Force Majeure Clauses and COVID-19

The impact of COVID-19 has meant that many events, services and goods cannot be performed, delivered or produced due to government guidelines and legislation. Given this, a vital question to be answered is whether a force majeure clause can exclude a party from performing its obligations on time or at all, due to COVID-19.

What Is a Force Majeure Clause?

A force majeure clause is a clause that suspends, and may bring to an end, the performance of obligations under a contract where a party is prevented from performing these obligations due to events outside of its control. For example, the clause will set out a list of circumstances in which a party is excused from performing its obligations and the contractual consequences that will follow such a clause being triggered.

Although these clauses are typically standard clauses, they vary considerably from contract to contract, depending on what the parties agreed. Hence, when it comes to deciphering whether or not such a clause is triggered by COVID-19, it will depend on the particular terms set out in the contract.

The key question for many individuals, as well as companies, who are trying to understand their contractual position, is whether or not COVID-19 is a force majeure event.

Is COVID-19 a Force Majeure Event?

The definition of a force majeure event within a contract tends to be either a list of specific events or a broad range of general criteria. Within law, “force majeure” has no specific definition so whether or not COVID-19 satisfies the definition will be contract dependant.

Given the current unprecedented times that we are living in, it seems likely that courts would be generous in their rulings in relation to whether or not COVID-19 falls within the definition, especially when it can be said that parties have encountered genuine difficulties in performing their contractual obligations. However, such parties will still need to show that their non-performance, or late performance, was truly outside of their control and could not have been prevented or mitigated.

It is important to recognise that even if a force majeure clause is found to have been triggered by COVID-19, this does not necessarily mean that the party/parties trying to rely on the clause will be protected entirely from liability for failing to perform or delay in performance.

Contract Specific Factors

It is common within force majeure clauses for particular words to be used to specify when the clause will be triggered. The words used within the contract are of the utmost importance when it comes to deciding whether or not the clause is triggered.

For example, if the clause states that performance is “delayed”, this is not as onerous as if it said “prevented”. When it comes to proving that the clause has been triggered, if “prevented” is used then it will be much harder to prove as this essentially means “unable to perform”. It would not be enough that the contractual obligations are more difficult to perform, more expensive or less profitable. Whereas, if “delayed” is used, it is not necessary to show that the obligations have been prevented from being performed, just that complying as quickly as required under the contract is substantially more difficult.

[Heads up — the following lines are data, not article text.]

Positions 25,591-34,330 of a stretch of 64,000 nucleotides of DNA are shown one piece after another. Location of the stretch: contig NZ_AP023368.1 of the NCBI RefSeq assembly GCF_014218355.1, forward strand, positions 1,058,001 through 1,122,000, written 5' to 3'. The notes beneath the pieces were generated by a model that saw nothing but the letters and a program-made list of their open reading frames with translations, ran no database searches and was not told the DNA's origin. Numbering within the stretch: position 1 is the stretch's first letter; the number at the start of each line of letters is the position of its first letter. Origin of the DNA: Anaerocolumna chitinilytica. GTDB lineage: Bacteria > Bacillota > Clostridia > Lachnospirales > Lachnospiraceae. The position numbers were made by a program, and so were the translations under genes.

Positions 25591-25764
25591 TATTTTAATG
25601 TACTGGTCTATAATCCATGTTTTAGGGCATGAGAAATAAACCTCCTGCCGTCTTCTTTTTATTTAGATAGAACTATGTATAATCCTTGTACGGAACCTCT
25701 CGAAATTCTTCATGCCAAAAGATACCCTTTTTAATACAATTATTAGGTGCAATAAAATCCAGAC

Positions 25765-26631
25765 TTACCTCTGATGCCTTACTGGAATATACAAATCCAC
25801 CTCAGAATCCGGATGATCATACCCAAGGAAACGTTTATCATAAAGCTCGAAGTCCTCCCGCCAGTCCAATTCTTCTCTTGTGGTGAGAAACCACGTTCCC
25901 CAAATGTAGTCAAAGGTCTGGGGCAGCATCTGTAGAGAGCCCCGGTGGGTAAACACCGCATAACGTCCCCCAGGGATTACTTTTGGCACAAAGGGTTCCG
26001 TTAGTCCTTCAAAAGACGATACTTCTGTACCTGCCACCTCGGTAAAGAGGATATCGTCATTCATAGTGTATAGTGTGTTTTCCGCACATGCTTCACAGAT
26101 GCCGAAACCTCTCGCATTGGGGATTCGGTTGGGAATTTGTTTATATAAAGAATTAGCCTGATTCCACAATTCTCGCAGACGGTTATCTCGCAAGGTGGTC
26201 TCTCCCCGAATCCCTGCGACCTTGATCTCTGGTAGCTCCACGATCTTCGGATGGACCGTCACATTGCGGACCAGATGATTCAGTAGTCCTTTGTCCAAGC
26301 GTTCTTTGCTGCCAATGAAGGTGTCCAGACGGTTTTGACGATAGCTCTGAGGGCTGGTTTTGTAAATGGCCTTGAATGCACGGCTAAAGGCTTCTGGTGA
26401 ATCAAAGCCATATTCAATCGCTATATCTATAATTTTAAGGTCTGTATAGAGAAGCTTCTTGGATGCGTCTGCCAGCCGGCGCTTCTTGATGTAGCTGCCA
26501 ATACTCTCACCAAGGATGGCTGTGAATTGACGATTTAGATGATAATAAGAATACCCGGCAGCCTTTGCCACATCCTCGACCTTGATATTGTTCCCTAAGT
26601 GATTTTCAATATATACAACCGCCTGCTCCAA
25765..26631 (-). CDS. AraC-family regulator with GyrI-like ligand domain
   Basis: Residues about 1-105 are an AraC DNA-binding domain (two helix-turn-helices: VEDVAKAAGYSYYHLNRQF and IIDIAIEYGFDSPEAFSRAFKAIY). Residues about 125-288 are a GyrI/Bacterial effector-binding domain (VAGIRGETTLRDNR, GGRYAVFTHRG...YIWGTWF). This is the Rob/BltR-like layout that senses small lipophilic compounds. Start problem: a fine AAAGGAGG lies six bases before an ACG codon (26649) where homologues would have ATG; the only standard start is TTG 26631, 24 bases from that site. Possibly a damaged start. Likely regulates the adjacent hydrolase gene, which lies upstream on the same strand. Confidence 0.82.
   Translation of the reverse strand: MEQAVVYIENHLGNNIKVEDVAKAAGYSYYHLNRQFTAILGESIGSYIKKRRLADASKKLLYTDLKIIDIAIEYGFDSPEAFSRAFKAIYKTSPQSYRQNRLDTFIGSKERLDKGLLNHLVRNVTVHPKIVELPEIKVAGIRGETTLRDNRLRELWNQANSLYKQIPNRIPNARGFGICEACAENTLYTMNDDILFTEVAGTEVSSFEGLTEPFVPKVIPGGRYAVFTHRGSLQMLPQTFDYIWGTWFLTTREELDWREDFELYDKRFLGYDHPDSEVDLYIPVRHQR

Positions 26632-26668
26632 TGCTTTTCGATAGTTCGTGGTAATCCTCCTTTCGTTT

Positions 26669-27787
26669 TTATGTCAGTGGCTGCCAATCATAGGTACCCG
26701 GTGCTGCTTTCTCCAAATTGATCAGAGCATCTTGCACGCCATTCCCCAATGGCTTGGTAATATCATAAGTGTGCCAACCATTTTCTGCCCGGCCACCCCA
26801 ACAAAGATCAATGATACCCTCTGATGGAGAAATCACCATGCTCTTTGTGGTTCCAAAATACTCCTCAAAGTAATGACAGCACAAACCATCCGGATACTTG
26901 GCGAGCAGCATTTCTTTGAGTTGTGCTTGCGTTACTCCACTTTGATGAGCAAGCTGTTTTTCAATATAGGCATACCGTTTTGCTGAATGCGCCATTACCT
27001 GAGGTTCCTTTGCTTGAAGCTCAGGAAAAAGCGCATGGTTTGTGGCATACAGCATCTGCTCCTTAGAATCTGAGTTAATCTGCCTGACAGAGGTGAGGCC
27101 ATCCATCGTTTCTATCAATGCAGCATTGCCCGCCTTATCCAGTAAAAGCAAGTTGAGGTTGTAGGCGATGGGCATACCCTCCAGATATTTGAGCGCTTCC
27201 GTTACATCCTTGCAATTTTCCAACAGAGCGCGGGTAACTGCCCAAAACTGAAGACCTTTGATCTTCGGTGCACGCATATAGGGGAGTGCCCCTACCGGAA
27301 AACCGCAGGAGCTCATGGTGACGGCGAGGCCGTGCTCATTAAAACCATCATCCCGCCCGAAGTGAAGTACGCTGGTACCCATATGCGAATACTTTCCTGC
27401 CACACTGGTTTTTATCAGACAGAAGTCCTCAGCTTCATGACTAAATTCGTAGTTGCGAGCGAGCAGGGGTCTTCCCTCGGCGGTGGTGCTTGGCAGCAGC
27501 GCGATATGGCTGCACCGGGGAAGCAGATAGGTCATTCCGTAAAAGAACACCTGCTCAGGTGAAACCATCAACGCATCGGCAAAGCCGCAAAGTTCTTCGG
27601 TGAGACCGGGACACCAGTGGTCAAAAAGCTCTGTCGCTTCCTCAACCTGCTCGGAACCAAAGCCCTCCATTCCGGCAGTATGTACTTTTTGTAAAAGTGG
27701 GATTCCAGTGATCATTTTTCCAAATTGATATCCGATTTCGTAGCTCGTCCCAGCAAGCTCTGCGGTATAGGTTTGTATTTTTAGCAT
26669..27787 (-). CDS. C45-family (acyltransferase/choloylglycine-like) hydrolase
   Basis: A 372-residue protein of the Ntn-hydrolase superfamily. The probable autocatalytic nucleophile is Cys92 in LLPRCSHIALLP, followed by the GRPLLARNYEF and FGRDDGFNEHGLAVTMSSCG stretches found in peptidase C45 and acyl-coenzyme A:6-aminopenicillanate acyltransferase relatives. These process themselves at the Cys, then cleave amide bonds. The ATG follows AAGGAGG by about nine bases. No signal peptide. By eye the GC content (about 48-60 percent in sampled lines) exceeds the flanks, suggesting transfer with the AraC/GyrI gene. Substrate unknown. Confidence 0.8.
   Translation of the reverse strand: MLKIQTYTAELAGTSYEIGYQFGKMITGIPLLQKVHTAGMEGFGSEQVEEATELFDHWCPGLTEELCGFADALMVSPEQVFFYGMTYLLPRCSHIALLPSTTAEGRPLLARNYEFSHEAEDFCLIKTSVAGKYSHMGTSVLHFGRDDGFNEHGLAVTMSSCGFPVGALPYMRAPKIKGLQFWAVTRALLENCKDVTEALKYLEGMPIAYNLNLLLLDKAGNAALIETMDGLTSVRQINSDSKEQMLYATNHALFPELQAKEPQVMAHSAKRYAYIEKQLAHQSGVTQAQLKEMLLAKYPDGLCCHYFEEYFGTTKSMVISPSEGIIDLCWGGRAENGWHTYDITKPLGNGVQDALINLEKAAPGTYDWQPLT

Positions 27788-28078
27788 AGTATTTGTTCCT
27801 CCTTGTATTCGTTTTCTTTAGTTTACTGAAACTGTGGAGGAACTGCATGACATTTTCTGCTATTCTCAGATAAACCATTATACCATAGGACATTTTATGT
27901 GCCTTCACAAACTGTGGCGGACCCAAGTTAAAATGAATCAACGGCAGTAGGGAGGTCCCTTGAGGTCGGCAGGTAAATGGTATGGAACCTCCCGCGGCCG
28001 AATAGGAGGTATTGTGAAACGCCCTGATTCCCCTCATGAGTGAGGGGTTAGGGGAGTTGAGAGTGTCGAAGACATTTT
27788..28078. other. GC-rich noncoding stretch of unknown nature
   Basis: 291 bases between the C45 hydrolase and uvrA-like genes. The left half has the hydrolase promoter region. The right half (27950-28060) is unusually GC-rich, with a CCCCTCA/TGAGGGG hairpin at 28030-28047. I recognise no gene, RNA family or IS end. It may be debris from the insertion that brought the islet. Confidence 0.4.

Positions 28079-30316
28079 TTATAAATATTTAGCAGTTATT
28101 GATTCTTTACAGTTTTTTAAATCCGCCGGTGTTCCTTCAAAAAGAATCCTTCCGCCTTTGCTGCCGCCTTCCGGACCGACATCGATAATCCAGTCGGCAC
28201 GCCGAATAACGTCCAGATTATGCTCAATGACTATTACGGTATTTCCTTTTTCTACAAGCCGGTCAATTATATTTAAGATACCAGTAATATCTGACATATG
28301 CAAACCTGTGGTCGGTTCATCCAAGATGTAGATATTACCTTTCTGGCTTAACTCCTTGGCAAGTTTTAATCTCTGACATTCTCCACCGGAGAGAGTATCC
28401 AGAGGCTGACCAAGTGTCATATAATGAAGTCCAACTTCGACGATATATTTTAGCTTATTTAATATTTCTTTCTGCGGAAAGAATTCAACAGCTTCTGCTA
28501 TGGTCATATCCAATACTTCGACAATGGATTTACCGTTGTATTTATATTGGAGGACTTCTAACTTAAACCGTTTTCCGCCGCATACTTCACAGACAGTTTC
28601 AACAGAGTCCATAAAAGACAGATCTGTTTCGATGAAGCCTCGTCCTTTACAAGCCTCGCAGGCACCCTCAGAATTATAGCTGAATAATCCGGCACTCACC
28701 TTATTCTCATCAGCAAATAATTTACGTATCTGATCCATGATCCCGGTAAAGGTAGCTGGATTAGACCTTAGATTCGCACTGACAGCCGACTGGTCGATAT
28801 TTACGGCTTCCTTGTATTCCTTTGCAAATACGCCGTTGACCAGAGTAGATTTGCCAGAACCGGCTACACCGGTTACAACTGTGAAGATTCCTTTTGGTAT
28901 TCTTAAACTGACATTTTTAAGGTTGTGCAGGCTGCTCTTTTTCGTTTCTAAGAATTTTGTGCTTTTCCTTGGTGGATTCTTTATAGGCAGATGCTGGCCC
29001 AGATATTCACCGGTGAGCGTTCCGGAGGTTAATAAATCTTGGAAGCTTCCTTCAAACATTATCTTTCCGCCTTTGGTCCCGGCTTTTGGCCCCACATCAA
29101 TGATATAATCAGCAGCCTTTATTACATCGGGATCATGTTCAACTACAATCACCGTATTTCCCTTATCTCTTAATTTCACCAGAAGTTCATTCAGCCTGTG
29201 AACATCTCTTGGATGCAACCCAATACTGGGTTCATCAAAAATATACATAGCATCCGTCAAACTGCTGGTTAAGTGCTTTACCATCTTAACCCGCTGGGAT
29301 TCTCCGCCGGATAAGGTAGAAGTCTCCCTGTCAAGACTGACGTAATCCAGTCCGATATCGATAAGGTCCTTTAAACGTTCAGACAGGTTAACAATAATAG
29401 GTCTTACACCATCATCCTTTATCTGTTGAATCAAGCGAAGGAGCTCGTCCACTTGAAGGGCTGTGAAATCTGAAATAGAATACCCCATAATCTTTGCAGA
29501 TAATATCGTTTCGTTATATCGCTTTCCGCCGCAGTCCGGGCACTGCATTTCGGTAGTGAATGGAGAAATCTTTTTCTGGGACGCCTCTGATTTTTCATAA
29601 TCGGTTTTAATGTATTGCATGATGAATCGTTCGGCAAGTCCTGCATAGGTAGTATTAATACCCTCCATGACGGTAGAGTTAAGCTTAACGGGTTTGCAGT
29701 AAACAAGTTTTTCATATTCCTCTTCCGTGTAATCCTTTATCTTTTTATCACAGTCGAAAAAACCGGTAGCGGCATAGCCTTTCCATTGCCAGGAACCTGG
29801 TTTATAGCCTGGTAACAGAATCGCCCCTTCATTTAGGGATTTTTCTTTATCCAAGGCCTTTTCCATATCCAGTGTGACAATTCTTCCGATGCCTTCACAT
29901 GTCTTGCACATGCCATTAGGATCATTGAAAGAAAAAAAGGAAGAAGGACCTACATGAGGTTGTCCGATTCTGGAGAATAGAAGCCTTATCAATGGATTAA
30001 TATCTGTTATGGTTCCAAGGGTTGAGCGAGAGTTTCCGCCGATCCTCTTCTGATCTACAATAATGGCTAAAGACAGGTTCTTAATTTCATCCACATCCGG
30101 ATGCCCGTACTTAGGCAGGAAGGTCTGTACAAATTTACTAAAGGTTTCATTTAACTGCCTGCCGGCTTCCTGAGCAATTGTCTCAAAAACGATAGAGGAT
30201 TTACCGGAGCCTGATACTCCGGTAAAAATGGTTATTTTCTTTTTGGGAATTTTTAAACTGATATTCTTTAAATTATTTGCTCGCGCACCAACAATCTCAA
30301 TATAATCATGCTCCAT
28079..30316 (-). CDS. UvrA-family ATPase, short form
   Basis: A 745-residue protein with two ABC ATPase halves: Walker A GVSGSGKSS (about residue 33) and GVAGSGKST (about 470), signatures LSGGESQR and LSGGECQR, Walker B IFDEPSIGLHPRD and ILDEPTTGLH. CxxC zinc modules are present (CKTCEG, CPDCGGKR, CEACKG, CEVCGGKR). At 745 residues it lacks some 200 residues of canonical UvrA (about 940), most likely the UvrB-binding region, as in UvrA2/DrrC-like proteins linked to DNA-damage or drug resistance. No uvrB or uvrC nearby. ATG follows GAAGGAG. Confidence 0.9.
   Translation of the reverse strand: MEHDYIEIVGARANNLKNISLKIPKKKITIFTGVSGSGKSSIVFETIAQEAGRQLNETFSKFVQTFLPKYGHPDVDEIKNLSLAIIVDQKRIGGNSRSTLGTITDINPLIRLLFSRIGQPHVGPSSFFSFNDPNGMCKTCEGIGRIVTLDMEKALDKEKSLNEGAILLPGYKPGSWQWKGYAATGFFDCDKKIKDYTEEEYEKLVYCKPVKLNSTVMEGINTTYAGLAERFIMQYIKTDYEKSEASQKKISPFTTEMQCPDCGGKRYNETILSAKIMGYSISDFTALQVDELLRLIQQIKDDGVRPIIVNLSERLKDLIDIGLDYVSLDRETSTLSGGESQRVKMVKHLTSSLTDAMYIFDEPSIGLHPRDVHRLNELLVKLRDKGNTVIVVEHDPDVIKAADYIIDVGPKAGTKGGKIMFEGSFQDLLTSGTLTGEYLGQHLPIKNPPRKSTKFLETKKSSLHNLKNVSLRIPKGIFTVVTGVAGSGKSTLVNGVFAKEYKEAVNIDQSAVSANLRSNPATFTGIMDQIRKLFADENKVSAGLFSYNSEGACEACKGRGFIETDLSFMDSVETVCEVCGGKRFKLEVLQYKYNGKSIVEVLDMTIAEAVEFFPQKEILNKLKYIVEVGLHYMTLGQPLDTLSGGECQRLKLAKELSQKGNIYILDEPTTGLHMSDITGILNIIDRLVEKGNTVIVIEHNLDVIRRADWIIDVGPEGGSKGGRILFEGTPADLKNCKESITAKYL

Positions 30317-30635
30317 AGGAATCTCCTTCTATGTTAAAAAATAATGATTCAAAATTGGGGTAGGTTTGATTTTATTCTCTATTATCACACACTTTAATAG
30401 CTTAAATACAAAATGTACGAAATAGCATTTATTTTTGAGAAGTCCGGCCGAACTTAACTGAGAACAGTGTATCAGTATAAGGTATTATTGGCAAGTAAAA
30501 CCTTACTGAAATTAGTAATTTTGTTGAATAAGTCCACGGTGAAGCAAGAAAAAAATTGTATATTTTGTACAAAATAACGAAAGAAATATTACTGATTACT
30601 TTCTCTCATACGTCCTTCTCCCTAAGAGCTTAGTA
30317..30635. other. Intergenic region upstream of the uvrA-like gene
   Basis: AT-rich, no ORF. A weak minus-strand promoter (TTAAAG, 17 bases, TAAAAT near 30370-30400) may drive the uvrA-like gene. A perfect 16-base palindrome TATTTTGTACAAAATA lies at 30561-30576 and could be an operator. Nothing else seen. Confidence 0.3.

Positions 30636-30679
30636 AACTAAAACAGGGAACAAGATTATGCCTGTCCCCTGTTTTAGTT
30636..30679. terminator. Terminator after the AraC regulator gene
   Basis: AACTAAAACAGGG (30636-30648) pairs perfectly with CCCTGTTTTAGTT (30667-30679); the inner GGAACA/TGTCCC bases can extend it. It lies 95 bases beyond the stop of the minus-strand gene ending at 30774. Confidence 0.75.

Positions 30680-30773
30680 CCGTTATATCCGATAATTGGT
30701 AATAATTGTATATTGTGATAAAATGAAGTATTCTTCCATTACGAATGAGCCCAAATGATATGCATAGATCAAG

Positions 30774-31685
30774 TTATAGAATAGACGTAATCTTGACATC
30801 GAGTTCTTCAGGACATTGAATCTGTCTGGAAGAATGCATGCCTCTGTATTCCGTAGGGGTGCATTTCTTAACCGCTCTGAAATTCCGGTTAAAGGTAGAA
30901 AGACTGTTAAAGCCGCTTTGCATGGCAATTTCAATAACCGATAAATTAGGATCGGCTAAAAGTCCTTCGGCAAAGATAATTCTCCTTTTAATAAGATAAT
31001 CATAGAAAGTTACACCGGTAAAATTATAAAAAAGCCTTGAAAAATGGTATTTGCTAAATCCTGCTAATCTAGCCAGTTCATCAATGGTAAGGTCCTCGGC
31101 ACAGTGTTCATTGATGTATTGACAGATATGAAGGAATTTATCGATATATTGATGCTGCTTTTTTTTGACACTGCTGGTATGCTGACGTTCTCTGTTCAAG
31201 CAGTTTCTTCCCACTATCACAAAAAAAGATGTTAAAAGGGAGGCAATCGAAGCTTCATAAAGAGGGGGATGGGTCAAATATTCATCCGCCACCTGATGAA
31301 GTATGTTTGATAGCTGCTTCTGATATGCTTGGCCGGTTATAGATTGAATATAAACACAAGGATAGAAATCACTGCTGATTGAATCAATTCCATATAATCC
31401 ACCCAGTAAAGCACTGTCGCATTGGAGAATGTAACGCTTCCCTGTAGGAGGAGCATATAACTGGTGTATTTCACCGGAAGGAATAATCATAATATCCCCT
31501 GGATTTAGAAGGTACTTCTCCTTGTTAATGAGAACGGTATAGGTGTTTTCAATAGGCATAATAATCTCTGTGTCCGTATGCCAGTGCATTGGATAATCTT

Overall, if the force majeure clause that you are aiming to rely on uses wording referring to “delayed” performance, you are more likely to be able to rely on this to postpone your obligations or even terminate your agreement than you are if the clause states “prevented” performance.


Firstly, it is important to consider whether COVID-19 would be covered by the definition of force majeure within the contract in question. Even if a force majeure clause does not list “pandemic” as a triggering event, it is likely to be caught within the general scope of “events beyond your control”, unless the contract was entered into after the breakout in Wuhan became known worldwide. If this is the case, then the specific contract would need further consideration.

Secondly, if the clause is found to cover COVID-19, then it needs to be decided whether the parties will be released of their obligations and the agreement terminated or whether their obligations will just be postponed. It is more common for the parties’ obligations to be postponed.

Finally, as each contract is drafted on its own terms, it is important that you understand your rights and obligations before you act. If you wish to discuss a contract to which you are a party to determine the extent of your obligations, please contact our corporate and commercial department.